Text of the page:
Thousands protest lynching of Muslims in India


NEW DELHI: When it gets unbearably hot in parts of India a cloudburst ends the long spells of suffocation and suffering.

The rain clouds visited Delhi all too briefly on Wednesday but they may have presaged the end of suffocation of another kind. Liberal intellectuals, worried teachers, harried Muslims, abused Dalits, persecuted Kashmiris and members of practically every ethnic group and religious community gathered in their thousands to protest against a state-watched culture of catching Muslims and Dalits and lynching them over alleged beef-eating or transporting of cattle.

Similar protests were held across other cities, including Kolkata, Lucknow, Mumbai, Ahme­dabad, Hyderabad, and Bengaluru. Organisers said this could be the beginning of a wider movement against the Modi government’s three violence-filled years in office. “The government has been callous in its silence of collusion with the increasing spate of murders and public beating and humiliation of Muslims and Dalits,” said saffron-clad Swami Agnivesh, a Hindu preacher.

Many wore black armbands to mark the protest. Others flashed “The Lynch Map of India” showing the dozen plus cities and regions where Muslims and Dalits have been lynched by mobs since the advent of Prime Minister Narendra Modi’s rightwing Hindu revivalist government in May 2014.

A short distance from the Jantar Mantar venue of the protests, the vast lawns around the British-built India Gate were swarming with Muslim families from Delhi’s Old Quarter, a happier spillover from the Eid festivities that were otherwise observed with a sense of loss and fear. Mr Modi’s cabinet ministers had shunned a traditional iftar in the last week of Ramazan thrown by President Pranab Mukherjee.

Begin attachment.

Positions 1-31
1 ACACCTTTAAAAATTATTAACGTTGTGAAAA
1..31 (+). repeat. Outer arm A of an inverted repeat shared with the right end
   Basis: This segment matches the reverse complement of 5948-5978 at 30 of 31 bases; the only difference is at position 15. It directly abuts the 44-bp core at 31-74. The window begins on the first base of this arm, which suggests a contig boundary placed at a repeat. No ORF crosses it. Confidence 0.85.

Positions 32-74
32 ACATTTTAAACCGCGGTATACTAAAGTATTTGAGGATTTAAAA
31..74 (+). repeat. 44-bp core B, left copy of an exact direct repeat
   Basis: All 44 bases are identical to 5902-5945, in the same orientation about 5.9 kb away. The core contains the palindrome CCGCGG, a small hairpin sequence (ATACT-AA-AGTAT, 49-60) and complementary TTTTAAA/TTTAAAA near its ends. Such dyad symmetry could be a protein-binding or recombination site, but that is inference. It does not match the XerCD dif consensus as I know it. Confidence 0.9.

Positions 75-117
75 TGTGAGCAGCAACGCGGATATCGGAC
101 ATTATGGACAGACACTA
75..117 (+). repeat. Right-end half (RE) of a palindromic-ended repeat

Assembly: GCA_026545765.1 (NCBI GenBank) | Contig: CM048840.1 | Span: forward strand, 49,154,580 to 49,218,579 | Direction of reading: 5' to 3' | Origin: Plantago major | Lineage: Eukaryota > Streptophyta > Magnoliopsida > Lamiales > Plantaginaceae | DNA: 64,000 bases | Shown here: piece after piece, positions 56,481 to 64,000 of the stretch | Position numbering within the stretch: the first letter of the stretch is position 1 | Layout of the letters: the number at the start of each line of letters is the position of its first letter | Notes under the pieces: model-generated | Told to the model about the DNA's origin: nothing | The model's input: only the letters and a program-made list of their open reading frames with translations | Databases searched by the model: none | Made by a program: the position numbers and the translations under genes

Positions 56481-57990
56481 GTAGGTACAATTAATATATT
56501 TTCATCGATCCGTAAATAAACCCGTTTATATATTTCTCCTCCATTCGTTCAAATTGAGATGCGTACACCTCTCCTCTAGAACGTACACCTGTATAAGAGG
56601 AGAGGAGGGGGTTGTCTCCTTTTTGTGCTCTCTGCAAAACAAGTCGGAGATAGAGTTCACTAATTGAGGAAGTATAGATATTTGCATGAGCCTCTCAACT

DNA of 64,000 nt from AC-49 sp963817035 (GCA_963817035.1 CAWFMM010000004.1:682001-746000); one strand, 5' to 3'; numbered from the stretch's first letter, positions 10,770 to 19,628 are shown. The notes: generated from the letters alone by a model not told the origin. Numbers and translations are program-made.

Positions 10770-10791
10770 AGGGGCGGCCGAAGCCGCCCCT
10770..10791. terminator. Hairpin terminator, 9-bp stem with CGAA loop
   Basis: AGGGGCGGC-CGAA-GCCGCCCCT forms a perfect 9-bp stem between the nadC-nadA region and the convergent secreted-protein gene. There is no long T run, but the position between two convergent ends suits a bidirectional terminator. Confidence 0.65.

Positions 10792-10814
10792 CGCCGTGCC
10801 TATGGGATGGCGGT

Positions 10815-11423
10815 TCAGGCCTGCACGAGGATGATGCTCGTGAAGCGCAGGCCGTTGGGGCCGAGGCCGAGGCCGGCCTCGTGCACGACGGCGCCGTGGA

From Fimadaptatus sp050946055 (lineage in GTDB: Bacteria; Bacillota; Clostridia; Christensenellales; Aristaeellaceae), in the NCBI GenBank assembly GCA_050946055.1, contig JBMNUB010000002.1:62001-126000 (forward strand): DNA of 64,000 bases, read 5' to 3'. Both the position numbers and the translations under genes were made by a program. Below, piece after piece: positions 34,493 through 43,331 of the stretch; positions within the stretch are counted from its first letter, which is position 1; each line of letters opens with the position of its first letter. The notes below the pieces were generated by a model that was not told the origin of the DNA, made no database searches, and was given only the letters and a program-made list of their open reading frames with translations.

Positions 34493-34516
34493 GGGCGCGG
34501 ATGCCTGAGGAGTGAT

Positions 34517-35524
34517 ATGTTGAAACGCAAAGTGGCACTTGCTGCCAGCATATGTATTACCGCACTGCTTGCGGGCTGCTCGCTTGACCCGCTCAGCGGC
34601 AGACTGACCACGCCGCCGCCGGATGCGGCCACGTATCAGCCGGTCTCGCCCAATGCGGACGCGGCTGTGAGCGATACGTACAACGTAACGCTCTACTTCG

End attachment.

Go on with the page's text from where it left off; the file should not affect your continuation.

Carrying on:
Anti-Hindutva protesters have been encouraged by the fact that at last the foreign media seems to have seen that India’s Hindu nationalist government was losing the plot to govern a secular nation.

Following a blistering critique by The Economist, The New York Times commented on the Modi-Trump meeting at the White House thus: “Mr Modi and Mr Trump have much in common, including a history of anti-Muslim rhetoric, a nationalist focus on homegrown manufacturing, a fraught relationship with the news media, and electoral campaigns that benefited from the proliferation of fake news.”

“In Mr Modi’s case, supporters of his party circulated fake videos in 2013 of two Hindus being lynched by a Muslim mob. The videos led to rioting that killed 44 people, displaced 42,000 others and split a historical voting alliance between lower-caste Hindus and Muslims. That helped give Mr Modi a substantial majority in the lower house of Parliament.”

Wednesday’s rallies were described by the organisers as spontaneous citizens’ protests, but they had a sprinkling of leaders from the left who preferred to remain offstage. Their greater role and that of the somnolent opposition could unfold in the coming days, some organisers believed


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